• Kelly says:

      Alicia I would maybe try a new starter and just see I think sometimes you do need a little boost.

      • Alicia says:

        Thanks! I realized after I wrote this that I let it sit too long in one part of the process. Maybe that made it do something it wasn’t supposed to! =) Thanks again!

  32. cat says:

    I’m so ready to try this… can you use almond milk?

  33. [...] Slow Cooker Yogurt - Competed – 5 out of 5 stars! [...]

  34. Marissa says:

    I’m thinking of making this for my little dude (7 months old) but I’m unsure of the using the sugar or vanilla. Has anyone made this without adding the extra sweetness? How did it come out?

  35. Alice says:

    I have been making homemade yogurt for a long time. I used to use a conventional yogurt maker, then tried the crockpot method like in this post, tried a few other methods, but I finally found the easiest and best method for me:

    I dissolve 2 cups of non-instant powdered milk into 2 quarts (not more than 110 degrees) warm water. Then I stir in 1/2 cup of plain yogurt (make sure the brand you use has the live cultures) I pour/ladle this int pint jars. I bought some of the white Kerr lids and use them to cover the jars.

    I have a small cooler chest so I place a bath towel in the cooler, then place these jars around inside. I also fill 1 or 2 quart jars with hot tap water and place them between some of the jars. This helps “incubate” the cultures. I cover all of them with the rest of the towel and close the lid. 8-10 hours later I have the nicest yogurt ever!

    If it is too runny, I just keep it in the cooler for a little while longer. Or, you can add more powdered milk at the beginning for thicker yogurt.

    I found that it is not necessary to do the “scalding” to kill bacteria when using powdered milk.
    I usually put 1/2 cup “blobs” on waxed paper and quick freeze them, then I bag them for my starters.

    The whole prep time is usually about 10-15 minutes. You can add your sweetener and/or flavorings when you serve it. I use this in my green drinks every morning, and it adds a nice flavor and texture.

    It doesn’t get much simpler than that! Enjoy!

  36. Jennifer says:

    Can this be done with fat free milk and fat free Greek yogurt for the starter?

  37. Shannon Raybold says:

    I just tried this and I’m trying to figure out what I did wrong. I followed the instructions and used my collander lined with coffee filters, but most of the liquid drained right through. When it was done sitting, I only got 2 small containers of thick yoghurt, the rest drained through. I will still use what was underneath, but it is runny of course. I used 1% milk. Would using whole milk work better? Do I need a smaller strainer? Any thoughts? Thanks so much!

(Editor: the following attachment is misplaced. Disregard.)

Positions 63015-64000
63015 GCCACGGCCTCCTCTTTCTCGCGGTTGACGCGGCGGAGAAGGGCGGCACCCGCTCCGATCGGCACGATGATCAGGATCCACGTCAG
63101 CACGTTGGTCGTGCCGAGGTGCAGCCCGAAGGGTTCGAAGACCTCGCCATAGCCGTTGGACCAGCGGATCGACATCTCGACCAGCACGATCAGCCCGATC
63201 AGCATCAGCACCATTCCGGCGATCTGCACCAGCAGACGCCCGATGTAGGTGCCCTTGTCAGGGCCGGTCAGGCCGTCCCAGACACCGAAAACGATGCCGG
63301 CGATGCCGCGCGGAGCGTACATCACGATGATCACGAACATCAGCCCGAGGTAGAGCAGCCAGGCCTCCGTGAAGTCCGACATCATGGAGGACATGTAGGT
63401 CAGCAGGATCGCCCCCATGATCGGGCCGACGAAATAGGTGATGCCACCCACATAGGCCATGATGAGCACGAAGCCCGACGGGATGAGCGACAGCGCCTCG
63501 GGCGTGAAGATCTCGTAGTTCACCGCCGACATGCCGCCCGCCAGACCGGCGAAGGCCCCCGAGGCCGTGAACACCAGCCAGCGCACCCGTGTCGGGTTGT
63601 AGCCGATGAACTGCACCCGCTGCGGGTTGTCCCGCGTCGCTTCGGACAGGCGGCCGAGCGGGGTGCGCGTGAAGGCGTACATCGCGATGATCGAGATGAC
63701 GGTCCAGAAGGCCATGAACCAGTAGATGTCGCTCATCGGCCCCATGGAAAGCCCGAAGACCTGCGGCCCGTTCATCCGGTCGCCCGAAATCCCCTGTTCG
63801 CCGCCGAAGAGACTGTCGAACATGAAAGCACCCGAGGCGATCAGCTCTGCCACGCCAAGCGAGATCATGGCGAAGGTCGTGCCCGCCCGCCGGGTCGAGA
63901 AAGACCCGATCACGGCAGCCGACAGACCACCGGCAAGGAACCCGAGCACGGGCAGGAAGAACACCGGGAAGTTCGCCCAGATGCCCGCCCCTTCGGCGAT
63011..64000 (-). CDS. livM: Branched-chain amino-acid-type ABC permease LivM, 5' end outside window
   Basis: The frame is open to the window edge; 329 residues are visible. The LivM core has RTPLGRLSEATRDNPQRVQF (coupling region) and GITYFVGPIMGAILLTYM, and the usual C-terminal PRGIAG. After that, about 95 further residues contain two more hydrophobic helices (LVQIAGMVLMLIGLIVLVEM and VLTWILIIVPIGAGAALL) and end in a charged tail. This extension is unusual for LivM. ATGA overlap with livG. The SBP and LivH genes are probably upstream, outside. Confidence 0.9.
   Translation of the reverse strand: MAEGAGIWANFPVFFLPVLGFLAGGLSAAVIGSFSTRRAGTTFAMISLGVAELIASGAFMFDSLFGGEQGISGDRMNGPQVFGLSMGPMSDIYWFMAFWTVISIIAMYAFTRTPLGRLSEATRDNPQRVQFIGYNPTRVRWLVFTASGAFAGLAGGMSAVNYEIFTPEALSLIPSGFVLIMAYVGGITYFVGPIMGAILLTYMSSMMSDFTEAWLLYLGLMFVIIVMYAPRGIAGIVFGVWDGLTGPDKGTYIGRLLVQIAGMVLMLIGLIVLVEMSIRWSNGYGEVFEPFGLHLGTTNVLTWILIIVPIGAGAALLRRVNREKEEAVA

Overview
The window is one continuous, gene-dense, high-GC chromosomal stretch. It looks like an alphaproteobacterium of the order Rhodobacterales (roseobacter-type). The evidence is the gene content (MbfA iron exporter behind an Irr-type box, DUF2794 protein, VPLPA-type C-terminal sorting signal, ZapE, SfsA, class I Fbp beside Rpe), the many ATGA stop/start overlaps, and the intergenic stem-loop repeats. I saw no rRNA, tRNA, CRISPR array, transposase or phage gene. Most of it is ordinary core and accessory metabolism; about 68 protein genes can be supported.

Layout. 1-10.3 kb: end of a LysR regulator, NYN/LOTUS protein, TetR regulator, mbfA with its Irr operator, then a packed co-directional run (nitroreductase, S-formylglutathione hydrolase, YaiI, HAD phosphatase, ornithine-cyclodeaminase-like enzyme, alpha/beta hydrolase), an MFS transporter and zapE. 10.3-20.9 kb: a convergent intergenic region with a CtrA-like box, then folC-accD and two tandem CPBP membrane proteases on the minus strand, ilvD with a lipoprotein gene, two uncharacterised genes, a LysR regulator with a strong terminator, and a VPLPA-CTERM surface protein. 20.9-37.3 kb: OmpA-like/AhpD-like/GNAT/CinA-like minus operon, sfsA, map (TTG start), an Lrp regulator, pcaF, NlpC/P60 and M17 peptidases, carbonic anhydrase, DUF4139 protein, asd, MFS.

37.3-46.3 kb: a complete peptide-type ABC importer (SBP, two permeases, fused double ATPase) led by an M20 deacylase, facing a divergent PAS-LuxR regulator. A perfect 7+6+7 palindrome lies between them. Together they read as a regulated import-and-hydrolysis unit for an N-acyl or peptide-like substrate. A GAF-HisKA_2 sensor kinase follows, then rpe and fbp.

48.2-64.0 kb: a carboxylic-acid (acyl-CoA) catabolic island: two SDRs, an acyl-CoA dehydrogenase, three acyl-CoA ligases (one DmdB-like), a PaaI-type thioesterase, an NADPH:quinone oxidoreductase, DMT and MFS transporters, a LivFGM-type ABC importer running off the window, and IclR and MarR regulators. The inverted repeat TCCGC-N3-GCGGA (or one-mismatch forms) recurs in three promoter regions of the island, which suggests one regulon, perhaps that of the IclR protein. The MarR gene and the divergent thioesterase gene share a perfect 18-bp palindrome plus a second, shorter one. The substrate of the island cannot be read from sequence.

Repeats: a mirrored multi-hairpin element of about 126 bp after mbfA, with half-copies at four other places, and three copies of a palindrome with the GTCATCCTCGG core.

• Kelly says:

      Bummer! Yes I use whole milk most of the time because you do get more out of it. However you could strain it through twice and see?

  38. Shannon Raybold says:

    Thanks! I will try that next time. My family LOVES this yoghurt so I’ll be making more this week. :)

  39. Mandy Cheshire says:

    I made this yesterday with 1% yogurt. I used honey and vanilla, and it is delicious! :) THANK YOU!!

  40. Maggie says:

    Excuse my ignorance, but do you add the yogurt after the 2.5 to 3 hours are over?

  41. [...] Tablespoons plain yogurt (optional, exclude for Whole [...]

  42. [...] 1 cup plain yogurt (or make your own) [...]

  43. Heather says:

    Has anyone used raw milk to make theirs? We buy raw cow milk from a local farmer and I was wondering if it would work since it’s not homogenized.

    Thanks!
    Heather

  44. Gene says:

    Great idea. Years ago I had a yogurt culture some friends had brought from India, their family’s culture. The biggest trick was heating the milk just warm enough to kill off the bacteria, etc, but not too hot to kill the culture. This would do the trick no doubt. Just warm enough. Leave out the sugar, or honey. Simply not needed plus then you get the twang of real yogurt that has been eaten plain for eons.

  45. Holly says:

    Just made this for the first time. Seems to have turned out ok. My question is that I read in a few comments about not putting in the sweetener and vanilla so you can save some back for a starter. So once the sweetener (honey) and vanilla is in it, will it not work as a starter for another batch?

  46. […] 1.5 cups vanilla flavored greek yogurt (or make your own) […]

  47. Teri says:

    I didnt read far enough down the thread,I was ignorant as well, I added my starter yogurt, sugar and vanilla before the 2-3 hour wait time. Have I ruined it?